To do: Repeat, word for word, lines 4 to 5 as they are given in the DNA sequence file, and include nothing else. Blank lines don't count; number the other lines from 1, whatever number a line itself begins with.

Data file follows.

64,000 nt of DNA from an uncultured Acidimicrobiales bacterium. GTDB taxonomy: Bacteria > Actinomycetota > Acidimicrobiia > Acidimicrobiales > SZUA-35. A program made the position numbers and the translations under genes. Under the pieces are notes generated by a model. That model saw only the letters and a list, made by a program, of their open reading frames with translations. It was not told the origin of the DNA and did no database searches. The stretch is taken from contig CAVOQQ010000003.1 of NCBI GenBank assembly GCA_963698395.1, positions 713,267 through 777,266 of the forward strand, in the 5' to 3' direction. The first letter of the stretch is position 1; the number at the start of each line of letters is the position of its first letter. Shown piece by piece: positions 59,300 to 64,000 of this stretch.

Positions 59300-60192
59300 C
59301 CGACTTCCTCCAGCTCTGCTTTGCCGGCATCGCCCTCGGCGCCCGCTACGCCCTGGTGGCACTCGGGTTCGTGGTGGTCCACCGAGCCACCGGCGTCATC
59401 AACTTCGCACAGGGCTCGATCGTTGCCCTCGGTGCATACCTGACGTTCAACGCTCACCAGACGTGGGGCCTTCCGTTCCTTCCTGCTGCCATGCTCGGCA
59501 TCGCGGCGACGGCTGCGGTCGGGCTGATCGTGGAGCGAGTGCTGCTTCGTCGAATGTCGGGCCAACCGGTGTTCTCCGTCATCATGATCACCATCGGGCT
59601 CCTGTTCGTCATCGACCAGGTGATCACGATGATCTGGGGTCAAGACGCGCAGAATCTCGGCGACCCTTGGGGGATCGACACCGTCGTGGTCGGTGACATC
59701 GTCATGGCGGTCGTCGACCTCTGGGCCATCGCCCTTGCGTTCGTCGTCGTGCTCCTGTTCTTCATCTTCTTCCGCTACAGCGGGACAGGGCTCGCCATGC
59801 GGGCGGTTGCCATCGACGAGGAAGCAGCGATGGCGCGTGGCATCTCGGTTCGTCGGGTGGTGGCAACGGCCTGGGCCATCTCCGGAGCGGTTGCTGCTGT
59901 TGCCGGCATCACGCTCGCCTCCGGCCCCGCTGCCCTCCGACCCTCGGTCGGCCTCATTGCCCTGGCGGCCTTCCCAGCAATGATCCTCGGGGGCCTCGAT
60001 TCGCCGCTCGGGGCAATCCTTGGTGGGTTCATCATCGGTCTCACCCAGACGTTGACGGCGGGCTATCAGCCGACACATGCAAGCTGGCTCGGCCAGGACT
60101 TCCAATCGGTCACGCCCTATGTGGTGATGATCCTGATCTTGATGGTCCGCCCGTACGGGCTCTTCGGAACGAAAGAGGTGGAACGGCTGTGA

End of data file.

59301 CGACTTCCTCCAGCTCTGCTTTGCCGGCATCGCCCTCGGCGCCCGCTACGCCCTGGTGGCACTCGGGTTCGTGGTGGTCCACCGAGCCACCGGCGTCATC
59401 AACTTCGCACAGGGCTCGATCGTTGCCCTCGGTGCATACCTGACGTTCAACGCTCACCAGACGTGGGGCCTTCCGTTCCTTCCTGCTGCCATGCTCGGCA